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Determinants of Short-term Consumer Lending Interest Rates


  • Richard W. Evans

    () (Department of Economics, Brigham Young University)


One of the most striking characteristics of the short-term consumer lending industry is the high level of interest rates. This study tests a theory of consumer lending interest rates in which fixed processing costs of short-term loans are the main determinant of interest-rate levels. I perform empirical tests using store-level data from payday and title lenders in the State of Utah from 2010, combined with zip-code level socioeconomic data from the U.S. Census Bureau and the Internal Revenue Service representing potential borrowers. I find that competition among lenders reduces average interest rates and that riskiness of borrowers, as measured by defaults, increases average interest rates. I also fnd that short-term consumer interest rates have a nonlinear and significant relationship to average income, consistent with anecdotal evidence from the payday lending industry but inconsistent with the hypothesis that short-term consumer lenders prey upon the poor. Lastly, I find no evidence that race or eduction affect the short-term lenders' interest rates.

Suggested Citation

  • Richard W. Evans, 2012. "Determinants of Short-term Consumer Lending Interest Rates," BYU Macroeconomics and Computational Laboratory Working Paper Series 2012-07, Brigham Young University, Department of Economics, BYU Macroeconomics and Computational Laboratory.
  • Handle: RePEc:byu:byumcl:201207

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    References listed on IDEAS

    1. Sumit Agarwal & Paige Marta Skiba & Jeremy Tobacman, 2009. "Payday Loans and Credit Cards: New Liquidity and Credit Scoring Puzzles?," American Economic Review, American Economic Association, vol. 99(2), pages 412-417, May.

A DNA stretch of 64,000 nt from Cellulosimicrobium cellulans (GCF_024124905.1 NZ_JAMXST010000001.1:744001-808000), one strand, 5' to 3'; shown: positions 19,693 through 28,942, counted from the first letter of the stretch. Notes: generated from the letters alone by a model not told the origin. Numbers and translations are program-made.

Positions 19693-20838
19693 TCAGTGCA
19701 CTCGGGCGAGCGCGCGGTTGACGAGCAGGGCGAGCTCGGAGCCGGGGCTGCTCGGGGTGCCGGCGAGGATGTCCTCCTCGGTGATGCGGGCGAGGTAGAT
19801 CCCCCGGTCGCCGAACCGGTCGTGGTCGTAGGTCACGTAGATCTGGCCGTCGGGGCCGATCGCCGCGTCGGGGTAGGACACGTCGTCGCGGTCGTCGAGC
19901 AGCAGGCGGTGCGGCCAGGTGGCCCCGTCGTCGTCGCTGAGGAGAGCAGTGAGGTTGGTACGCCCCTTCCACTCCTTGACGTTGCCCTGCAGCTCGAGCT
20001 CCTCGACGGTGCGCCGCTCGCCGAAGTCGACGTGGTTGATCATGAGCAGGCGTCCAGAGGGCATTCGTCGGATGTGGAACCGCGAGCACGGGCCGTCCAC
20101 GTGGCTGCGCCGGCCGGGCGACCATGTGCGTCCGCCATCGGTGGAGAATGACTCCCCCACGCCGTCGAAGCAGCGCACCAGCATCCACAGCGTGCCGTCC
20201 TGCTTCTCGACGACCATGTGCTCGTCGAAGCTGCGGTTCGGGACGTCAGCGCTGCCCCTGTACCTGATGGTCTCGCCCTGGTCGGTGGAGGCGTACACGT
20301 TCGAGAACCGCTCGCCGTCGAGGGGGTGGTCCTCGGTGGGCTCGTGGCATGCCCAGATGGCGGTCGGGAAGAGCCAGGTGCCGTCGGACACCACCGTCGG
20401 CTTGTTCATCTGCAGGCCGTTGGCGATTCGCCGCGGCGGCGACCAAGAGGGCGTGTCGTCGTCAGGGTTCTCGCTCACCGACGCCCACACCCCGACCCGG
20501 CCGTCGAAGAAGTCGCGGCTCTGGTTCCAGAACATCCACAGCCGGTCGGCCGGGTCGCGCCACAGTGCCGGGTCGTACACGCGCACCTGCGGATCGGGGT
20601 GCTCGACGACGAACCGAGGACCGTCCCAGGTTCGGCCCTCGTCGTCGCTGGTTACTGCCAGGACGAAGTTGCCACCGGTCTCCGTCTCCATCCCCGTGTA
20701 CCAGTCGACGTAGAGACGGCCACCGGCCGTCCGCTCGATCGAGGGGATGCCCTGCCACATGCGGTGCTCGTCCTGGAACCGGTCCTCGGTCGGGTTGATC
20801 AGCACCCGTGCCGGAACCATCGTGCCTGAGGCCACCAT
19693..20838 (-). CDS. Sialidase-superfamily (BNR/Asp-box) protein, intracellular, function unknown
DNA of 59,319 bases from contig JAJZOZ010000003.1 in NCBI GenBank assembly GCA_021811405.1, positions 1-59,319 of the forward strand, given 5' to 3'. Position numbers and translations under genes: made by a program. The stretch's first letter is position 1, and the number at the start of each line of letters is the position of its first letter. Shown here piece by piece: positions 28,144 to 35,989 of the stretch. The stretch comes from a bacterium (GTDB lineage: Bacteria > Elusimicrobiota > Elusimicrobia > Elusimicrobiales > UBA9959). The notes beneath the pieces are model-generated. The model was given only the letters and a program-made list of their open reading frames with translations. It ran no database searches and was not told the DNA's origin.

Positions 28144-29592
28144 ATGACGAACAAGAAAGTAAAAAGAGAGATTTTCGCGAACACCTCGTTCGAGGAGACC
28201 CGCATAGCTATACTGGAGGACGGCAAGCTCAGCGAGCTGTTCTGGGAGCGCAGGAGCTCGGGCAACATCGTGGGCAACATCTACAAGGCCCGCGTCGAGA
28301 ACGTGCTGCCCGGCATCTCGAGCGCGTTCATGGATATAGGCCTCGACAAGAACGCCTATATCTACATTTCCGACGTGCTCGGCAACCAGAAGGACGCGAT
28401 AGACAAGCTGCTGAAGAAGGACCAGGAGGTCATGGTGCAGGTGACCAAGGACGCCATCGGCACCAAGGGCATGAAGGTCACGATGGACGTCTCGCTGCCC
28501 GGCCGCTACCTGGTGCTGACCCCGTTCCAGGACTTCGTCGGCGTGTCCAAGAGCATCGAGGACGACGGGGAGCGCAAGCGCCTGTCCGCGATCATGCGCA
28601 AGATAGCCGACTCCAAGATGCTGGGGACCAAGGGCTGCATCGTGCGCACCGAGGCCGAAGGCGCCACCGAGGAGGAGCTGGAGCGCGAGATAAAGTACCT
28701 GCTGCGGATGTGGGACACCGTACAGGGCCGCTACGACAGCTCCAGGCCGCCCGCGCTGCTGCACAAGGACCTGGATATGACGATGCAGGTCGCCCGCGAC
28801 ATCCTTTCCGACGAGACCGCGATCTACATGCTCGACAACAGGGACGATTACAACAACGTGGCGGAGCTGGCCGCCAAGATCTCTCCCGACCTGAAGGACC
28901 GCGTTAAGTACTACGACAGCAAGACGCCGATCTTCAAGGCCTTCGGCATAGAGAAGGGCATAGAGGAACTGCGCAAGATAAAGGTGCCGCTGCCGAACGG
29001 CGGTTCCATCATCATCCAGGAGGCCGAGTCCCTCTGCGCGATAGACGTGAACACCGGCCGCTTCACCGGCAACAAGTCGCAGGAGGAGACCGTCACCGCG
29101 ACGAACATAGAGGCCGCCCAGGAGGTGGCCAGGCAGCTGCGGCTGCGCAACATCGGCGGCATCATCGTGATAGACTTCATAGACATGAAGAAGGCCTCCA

2. Burkey, Mark L. & Simkins, Scott P., 2004. "Factors Affecting the Location of Payday Lending and Traditional Banking Services in North Carolina," The Review of Regional Studies, Southern Regional Science Association, vol. 34(2), pages 191-205.
    3. H. Damar, 2009. "Why Do Payday Lenders Enter Local Markets? Evidence from Oregon," Review of Industrial Organization, Springer;The Industrial Organization Society, vol. 34(2), pages 173-191, March.
    4. Paul A. Samuelson, 1958. "An Exact Consumption-Loan Model of Interest with or without the Social Contrivance of Money," Journal of Political Economy, University of Chicago Press, vol. 66, pages 467-467.
    5. Scott Carrell & Jonathan Zinman, 2014. "In Harm's Way? Payday Loan Access and Military Personnel Performance," Review of Financial Studies, Society for Financial Studies, vol. 27(9), pages 2805-2840.
    6. Brian T. Melzer, 2011. "The Real Costs of Credit Access: Evidence from the Payday Lending Market," The Quarterly Journal of Economics, Oxford University Press, vol. 126(1), pages 517-555.
    7. Charles Calomiris & Thanavut Pornrojnangkool, 2009. "Relationship Banking and the Pricing of Financial Services," Journal of Financial Services Research, Springer;Western Finance Association, vol. 35(3), pages 189-224, June.
    8. Edward C. Lawrence & Gregory Elliehausen, 2008. "A Comparative Analysis Of Payday Loan Customers," Contemporary Economic Policy, Western Economic Association International, vol. 26(2), pages 299-316, April.
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    More about this item


    Consumer lending; interest rates; payday lenders;

    JEL classification:

    • D91 - Microeconomics - - Micro-Based Behavioral Economics - - - Role and Effects of Psychological, Emotional, Social, and Cognitive Factors on Decision Making
    • E43 - Macroeconomics and Monetary Economics - - Money and Interest Rates - - - Interest Rates: Determination, Term Structure, and Effects
    • G29 - Financial Economics - - Financial Institutions and Services - - - Other

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